Photography by The Marksman
Words by Simon Difford on 21-Jan-2017
254 Hackney Road, (corner Horatio Street), London, E2 7SJ, United Kingdom
Tel: +44 (0)20 7739 7393
Website: View bar's website
Hours: Mon-Thu 11am-midnight, Fri 11am-1am, Sat 10am-1am, Sun 10am-midnight
Door: Open door
Style: Gastro pub
Recommended for: Food
Price guide: Middling
Food: Full menu
Owned by: Tom Harris and Jon Rotheram
Sat on a prime corner on one of the approach roads to Columbia Road's Sunday flower market, this east end pub was re-launched in May 2015 under the ownership of veteran St. John chefs Tom Harris and Jon Rotheram.
The Marksman's corner situation with windows on two sides, coupled with an octagon-shaped skylight makes the dark mahogany panelled room a surprisingly bright and airy spot for brunch. By night a warm glow emitted by the vintage wall lights takes over. Banquette seating runs the perimeter walls upholstered in jade green leather with ribbed backs in the style of a vintage car. The seats and stools on the other side of the traditional cast iron-based dark wooden tables are similarly upholstered. The overall look is that of an old east end boozer that has been restored rather than refurbished.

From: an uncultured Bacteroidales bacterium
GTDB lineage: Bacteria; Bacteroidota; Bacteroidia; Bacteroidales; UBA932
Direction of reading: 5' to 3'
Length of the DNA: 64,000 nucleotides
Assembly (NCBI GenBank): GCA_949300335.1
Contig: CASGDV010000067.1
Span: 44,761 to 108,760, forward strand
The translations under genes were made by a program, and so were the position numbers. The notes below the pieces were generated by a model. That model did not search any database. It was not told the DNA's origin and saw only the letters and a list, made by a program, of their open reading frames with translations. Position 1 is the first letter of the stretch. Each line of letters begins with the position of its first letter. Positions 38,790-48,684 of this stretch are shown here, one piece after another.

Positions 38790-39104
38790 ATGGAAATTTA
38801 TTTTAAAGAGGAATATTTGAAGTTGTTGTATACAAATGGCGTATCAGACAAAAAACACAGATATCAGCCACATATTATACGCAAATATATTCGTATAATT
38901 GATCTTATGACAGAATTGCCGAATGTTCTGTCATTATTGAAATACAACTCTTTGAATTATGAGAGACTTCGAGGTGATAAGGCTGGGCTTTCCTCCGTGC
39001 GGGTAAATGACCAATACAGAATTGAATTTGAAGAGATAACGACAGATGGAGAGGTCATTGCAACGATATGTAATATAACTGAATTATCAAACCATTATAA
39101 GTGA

While the interior has retained its original look and feel, the clientele has dramatically changed, with The Marksman now attracting hip shabby-chic clad Shoreditch types. The Marksman offers a choice of three cask conditioned ales, appropriately brewed by the Hackney Brewery (Red Ale, Pale Ale and Golden Ale), along with a good selection of other London brewed keg beers. The well rounded wine list includes 14 wines by the glass.
Being owned by two chefs it's not surprising that food is now a key aspect of The Marksman's offering - indeed the pub also has an upstairs dining room. Typical dishes include: Black leg chicken, Tokyo turnips, capers and anchovy; and Hached steak, dripping toast, fried onions & relish.
Criticisms are the narrow alleyway layout of the pub can make it feel cramped when busy. The food is great, but I've overheard other diners saying they find it too fancy for its pub environment - yes it's a little more serious than bangers and mash.